The World Series of Poker, 2012, is very close to kicking off, so in spirit of poker’s biggest yearly event, let’s discuss satellite tournaments. After all, a large portion of players in WSOP events, get there through a satellite tournament. Chris Moneymaker is probably the most famous poker satellite winner, getting into the WSOP 2003, via a Poker Stars satellite for $89, and we all know how he went on to win the whole enchilada to become an overnight millionaire (2.5 million to be exact!).
If you are interested in satelliting your way into the big one, check out these sites:
Satellite tournaments are overlooked by a lot of top players and that’s one of the reasons they’re so profitable. These tournaments are usually full of people who what to take a shot at a big game when they don’t really have the bankroll or the skill. That combination can be profitable for good players.
Satellites are a different animal from other types of tournaments. There are situations come up that you rarely see in a regular tournament and that you never see in cash. Here are some tips to help you decide if satellite tournaments are right for you and how to play them if you decide to play.
Decide If It’s Worth It
Before you buy into a satellite, you have to decide if it’s worth it to buy into the satellite or if it’s better for you to buy directly into the tournament. It’s actually pretty easy to figure out for single table satellite tournaments (my favorite). Take a look at how often you money in a usual STT and what percentage of the time that you place 1st, 2nd or 3rd. Here’s an example:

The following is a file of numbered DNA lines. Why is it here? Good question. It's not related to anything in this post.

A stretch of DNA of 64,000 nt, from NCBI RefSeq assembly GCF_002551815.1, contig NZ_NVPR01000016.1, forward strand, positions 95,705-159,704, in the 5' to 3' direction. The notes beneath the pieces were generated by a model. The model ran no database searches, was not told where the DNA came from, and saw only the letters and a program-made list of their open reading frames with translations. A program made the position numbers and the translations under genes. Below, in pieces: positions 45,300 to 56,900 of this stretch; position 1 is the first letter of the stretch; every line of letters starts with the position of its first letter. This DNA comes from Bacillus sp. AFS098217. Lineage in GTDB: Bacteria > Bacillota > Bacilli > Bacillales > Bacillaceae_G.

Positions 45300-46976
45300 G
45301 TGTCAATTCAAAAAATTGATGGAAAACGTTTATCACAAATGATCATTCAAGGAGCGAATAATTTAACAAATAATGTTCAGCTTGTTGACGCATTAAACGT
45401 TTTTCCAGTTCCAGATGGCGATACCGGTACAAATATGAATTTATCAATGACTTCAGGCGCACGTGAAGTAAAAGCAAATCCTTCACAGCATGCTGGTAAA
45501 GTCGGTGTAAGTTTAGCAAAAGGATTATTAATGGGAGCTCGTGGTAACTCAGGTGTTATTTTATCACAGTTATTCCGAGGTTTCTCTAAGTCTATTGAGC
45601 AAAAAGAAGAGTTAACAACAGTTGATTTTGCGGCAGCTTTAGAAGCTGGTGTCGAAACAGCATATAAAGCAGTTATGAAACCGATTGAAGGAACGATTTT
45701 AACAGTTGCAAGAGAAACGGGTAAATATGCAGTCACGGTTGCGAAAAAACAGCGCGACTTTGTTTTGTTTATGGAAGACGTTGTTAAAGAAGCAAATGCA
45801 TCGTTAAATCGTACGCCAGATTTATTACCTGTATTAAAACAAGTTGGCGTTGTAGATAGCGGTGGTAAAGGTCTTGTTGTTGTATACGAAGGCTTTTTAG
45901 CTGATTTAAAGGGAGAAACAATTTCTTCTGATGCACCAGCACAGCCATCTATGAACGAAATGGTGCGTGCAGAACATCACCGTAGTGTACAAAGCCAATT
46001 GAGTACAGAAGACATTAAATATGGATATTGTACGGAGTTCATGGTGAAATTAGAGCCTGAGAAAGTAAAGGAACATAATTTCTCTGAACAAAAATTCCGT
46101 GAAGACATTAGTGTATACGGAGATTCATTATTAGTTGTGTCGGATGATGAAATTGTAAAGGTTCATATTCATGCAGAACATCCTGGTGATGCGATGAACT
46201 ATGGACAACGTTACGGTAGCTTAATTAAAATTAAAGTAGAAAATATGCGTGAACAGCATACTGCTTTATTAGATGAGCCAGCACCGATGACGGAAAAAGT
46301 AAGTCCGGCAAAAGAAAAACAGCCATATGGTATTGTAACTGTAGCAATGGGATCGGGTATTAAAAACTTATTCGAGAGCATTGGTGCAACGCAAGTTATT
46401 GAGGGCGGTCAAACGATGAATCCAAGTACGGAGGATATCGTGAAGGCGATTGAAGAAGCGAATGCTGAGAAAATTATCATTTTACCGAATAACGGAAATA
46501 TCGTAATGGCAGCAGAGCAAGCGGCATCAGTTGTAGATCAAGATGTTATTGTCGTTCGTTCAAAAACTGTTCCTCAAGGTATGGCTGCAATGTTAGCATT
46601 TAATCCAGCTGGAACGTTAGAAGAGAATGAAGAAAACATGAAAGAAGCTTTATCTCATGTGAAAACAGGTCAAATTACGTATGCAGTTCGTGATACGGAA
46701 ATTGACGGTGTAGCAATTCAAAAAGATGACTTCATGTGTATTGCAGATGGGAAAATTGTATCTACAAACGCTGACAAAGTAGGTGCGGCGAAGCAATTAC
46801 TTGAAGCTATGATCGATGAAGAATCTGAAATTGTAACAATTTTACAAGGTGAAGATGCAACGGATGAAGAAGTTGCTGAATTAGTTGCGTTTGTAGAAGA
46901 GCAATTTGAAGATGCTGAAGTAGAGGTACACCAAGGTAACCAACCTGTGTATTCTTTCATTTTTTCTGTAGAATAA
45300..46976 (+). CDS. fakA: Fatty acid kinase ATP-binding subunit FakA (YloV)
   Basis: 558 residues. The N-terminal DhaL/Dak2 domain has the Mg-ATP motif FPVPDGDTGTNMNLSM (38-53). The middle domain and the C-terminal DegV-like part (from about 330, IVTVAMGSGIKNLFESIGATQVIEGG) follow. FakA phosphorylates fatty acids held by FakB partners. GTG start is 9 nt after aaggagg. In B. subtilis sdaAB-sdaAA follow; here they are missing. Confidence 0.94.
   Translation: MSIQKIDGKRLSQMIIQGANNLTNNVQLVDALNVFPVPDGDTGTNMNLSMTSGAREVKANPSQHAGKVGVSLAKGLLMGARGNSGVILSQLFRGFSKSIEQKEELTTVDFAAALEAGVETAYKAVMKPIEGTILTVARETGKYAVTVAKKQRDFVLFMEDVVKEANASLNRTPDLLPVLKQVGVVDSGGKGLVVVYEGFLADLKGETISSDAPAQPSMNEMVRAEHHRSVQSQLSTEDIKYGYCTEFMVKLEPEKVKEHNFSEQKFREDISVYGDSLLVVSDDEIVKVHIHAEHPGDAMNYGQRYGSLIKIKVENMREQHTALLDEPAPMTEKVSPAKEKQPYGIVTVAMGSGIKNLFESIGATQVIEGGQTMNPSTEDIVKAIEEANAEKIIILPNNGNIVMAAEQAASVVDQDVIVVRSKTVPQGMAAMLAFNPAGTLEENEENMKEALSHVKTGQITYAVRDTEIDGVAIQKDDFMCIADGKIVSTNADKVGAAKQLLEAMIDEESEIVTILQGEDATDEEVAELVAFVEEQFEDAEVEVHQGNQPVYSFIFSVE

Let’s say you money 40% of the time in a $20+2 single table tournament. When you make the money, you place first 36% of the time, second 34% of the time, and third 30% of the time. This is a $24+2 satellite that pays a $120 buy-in seat to first and second place. Everyone else gets nothing. Here’s how to figure out if it’s worth it:
To make things easy, let’s say you bought in to the satellite100 times. You’ll be on the bubble (top 3) 40% of the time. When you’re on the bubble, you’ll get a ticket 70% of the time. Now you need to figure out what you’re paying for each ticket.
You’ll be on the bubble 40 times out of 100 and you’ll win a ticket 28 times out of those 40 times. That means you’ll win a $120 ticket 28 times and you’ll spend $2600 doing it. That means you’ll be paying $92.86 for each ticket. That’s a savings $27.14 per ticket. You have to decide if that’s worth it for you.
Be Prepared For Variance
Satellite tournaments are just like any other form of poker. You’ll run good sometimes and bad other times. You need to realize that there will be times that you pay more in satellite buy-ins than you would for the event ticket and times that you’ll win an event ticket with a single buy-in. Expect variance and don’t get discouraged if you’re on the wrong side of it. Once you decide to make satellite tournaments part of your bankroll building strategy, you need to keep plugging away at them.
How To Play Satellites
The way you play satellites depends on the kind of satellites you play and the payout structure. You’ll play rebuys different from multi-table tournaments and you’ll play multi-table tournaments differently from the way you’ll play single table tournaments. The primary thing you need to focus on is the prize structure.
You want to play more aggressively when fewer people get paid. That means you should be more inclined to push thin edges if you’re in a winner take all tournament than you would if you’re playing a tournament that pays tickets to several places.
In the end, the secret to winning satellite tournaments is to adjust your aggression to the blind structure. Play more aggressively when few tickets are available and be more inclined to take close gambles and more conservatively when many players get a ticket.